Assets in acronyms

Thinking up catchy buzzwords has become a business in itself
President Vladimir Putin of Russia, right, greets China’s President Xi Jinping © AFP/Getty Images

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Businesses never used to think about acronyms. But, nowadays, thinking up catchy buzzwords has become a business in itself.

In the earliest years of my career, I worked in the same TV studio as a regional broadcaster who thought nothing (or certainly too little) of promoting his eponymous holiday business: Stuart Hall International Travel. I then left to join a short-lived heritage magazine that might have achieved more prominent shelf space had it been sold into stores under its unabbreviated name: Stately Homes and Gardens. I am just relieved that my current employer is being taken over by Japan’s Nikkei and not merged with the South Hertfordshire Advertiser.

Asset managers, however, seem to have spent more recent years contriving acronyms to enhance their credentials. It all started in 2001 when Jim, now Lord, O’Neill, erstwhile Goldman Sachs’ chief economist, noticed that the GDP growth of Brazil, Russia, India and China had surpassed that of G7 countries: on those Brics he built a fund, an index and a reputation as an expert on emerging markets. Four years later, he identified Bangladesh, Egypt, Indonesia, Iran, Mexico, Nigeria, Pakistan, the Philippines, Turkey, South Korea and Vietnam as the next 11 growth opportunities but wisely chose to call the strategy N-11 rather than INVESTPIMPB. Or VISITBNPMP. Or, indeed, any other anagram. In 2010, HSBC tried to make the economies of Indonesia, Vietnam, Egypt, South Africa, Colombia and Turkey sound more inviting by likening them to small furry Asian and African mammals: the Civets. Then, a year later, Fidelity suggested how much investors might make if they stuck with Indonesia and Turkey, but added Mexico and Nigeria: a Mint.

Whether investors remain convinced by any of this is debatable. A couple of years ago, research by Citywire found that fund pickers were already “sceptical” about “marketing buzzwords” and unconvinced by asset allocations driven more by vowels than valuations. Even Lord O’Neill told Bloomberg he worried about “going down in history as . . . the guy that just constantly created acronyms”. And, now, it would seem, he has got his wish: two months ago, Goldman Sachs closed its Bric fund after the assets under management fell to $100m, from a peak of more than $800m in 2010. With China’s economy slowing on all bar the official measures and Russia’s reeling from collapsing commodity prices, it seems the countries could not be any more unappealing if they were grouped with Andorra and Puerto Rico.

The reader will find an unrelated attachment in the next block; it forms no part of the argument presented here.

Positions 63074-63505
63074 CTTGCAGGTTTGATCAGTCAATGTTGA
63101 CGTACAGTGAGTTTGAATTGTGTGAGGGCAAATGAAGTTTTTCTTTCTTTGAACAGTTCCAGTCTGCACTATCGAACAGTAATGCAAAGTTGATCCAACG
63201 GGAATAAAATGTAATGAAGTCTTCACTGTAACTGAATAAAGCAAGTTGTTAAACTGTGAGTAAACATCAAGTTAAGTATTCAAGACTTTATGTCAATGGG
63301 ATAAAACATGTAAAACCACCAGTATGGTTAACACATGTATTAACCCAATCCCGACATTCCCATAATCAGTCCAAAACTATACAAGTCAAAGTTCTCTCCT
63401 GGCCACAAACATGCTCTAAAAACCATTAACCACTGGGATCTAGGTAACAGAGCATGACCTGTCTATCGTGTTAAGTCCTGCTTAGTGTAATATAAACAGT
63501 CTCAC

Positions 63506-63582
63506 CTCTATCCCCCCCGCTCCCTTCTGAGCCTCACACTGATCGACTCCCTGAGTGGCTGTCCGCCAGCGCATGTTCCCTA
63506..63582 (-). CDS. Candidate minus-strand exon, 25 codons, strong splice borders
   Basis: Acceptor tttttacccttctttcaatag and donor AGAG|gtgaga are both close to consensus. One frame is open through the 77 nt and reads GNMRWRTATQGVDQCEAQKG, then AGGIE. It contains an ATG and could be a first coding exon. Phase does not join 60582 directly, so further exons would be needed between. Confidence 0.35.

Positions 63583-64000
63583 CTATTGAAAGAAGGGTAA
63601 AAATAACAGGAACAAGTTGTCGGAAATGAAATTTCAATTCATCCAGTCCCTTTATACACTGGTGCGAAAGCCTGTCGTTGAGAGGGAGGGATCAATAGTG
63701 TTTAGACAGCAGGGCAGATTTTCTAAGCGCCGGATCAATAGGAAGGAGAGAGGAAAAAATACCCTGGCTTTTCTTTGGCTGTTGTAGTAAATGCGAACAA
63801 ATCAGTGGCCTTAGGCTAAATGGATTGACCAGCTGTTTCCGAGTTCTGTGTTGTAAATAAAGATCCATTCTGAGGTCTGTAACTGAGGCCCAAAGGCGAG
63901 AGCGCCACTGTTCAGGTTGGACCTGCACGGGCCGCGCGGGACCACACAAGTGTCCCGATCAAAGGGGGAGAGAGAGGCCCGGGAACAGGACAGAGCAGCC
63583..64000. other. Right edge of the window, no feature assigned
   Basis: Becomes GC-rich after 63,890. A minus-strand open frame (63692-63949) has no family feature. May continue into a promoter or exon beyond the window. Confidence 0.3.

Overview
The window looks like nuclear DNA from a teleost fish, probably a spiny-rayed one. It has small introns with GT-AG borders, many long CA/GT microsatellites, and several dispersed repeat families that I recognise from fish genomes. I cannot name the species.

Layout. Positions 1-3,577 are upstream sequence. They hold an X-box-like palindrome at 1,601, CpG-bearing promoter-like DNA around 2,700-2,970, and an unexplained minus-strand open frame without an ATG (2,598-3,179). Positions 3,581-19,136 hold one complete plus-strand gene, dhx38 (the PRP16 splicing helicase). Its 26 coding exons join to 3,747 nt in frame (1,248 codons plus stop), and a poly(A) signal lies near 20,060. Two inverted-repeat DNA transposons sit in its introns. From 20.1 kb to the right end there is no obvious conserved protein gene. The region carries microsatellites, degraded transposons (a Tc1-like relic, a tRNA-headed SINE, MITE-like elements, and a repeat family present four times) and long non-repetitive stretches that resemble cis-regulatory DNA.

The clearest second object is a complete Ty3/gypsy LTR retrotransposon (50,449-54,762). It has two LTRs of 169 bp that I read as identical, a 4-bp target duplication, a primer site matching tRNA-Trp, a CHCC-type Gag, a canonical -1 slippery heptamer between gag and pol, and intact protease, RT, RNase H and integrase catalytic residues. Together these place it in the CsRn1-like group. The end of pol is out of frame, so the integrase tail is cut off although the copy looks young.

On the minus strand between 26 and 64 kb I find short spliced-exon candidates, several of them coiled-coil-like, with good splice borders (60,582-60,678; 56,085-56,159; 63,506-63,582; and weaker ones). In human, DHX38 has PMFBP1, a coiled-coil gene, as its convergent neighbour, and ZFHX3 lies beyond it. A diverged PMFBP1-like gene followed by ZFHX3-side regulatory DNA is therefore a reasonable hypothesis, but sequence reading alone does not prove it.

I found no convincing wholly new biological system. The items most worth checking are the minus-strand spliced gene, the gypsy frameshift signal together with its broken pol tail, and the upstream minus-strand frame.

According to index provider MSCI, equity investments in Bric markets have fallen 14.5 per cent over one year and 5 per cent over five. Apart from a 15 per cent rebound in 2012, the past four years have involved annual losses of 22.7 per cent, 3.2 per cent and 2.6 per cent. It was perhaps appropriate, then, that Lord O’Neill later added South Africa to the original quartet of geographies: anyone who invested in recent years will now be truly Bras[s]ic.

Even the newly Minted look a lot less well off, as Mexico and Indonesia’s earning power is hit by the fallen oil price and Turkey’s by fallen borders. Writing in the Financial Times last year, veteran City investor Terry Smith said: “Forget the Mints or the Civets — how about Moldova, Uganda, Greece and Suriname? These I have christened the Mugs, a pretty good description of anyone who would invest on this basis.”

But investment managers with longer time horizons argue there is no need to be so literal, or too offended. Last month, Neil Williams, group chief economist at Hermes Investment Management, pointed out that the C in Brics can still support its equity market. He argued that China could cut real lending rates from 4 per cent, further devalue the renminbi and spend more on infrastructure. Rothschild Wealth Management has noted a rebalancing of the Chinese economy alongside the slowdown. Similarly, Coutts has told its clients that service companies are taking over the prime position in China’s economy, as it moves from export and investment-led growth to greater reliance on domestic consumers.

As these Bric consumers benefit from rising wages, they even help the M of the Mints: rising labour costs in China make Mexico appear an appealing base for manufacturers wanting to export to the US.

Williams prefers to view the Bric slowdown as “the baton . . . being handed back to advanced economies to fuel world growth” — helpfully reminding us all that international travel need not be a bad thing.

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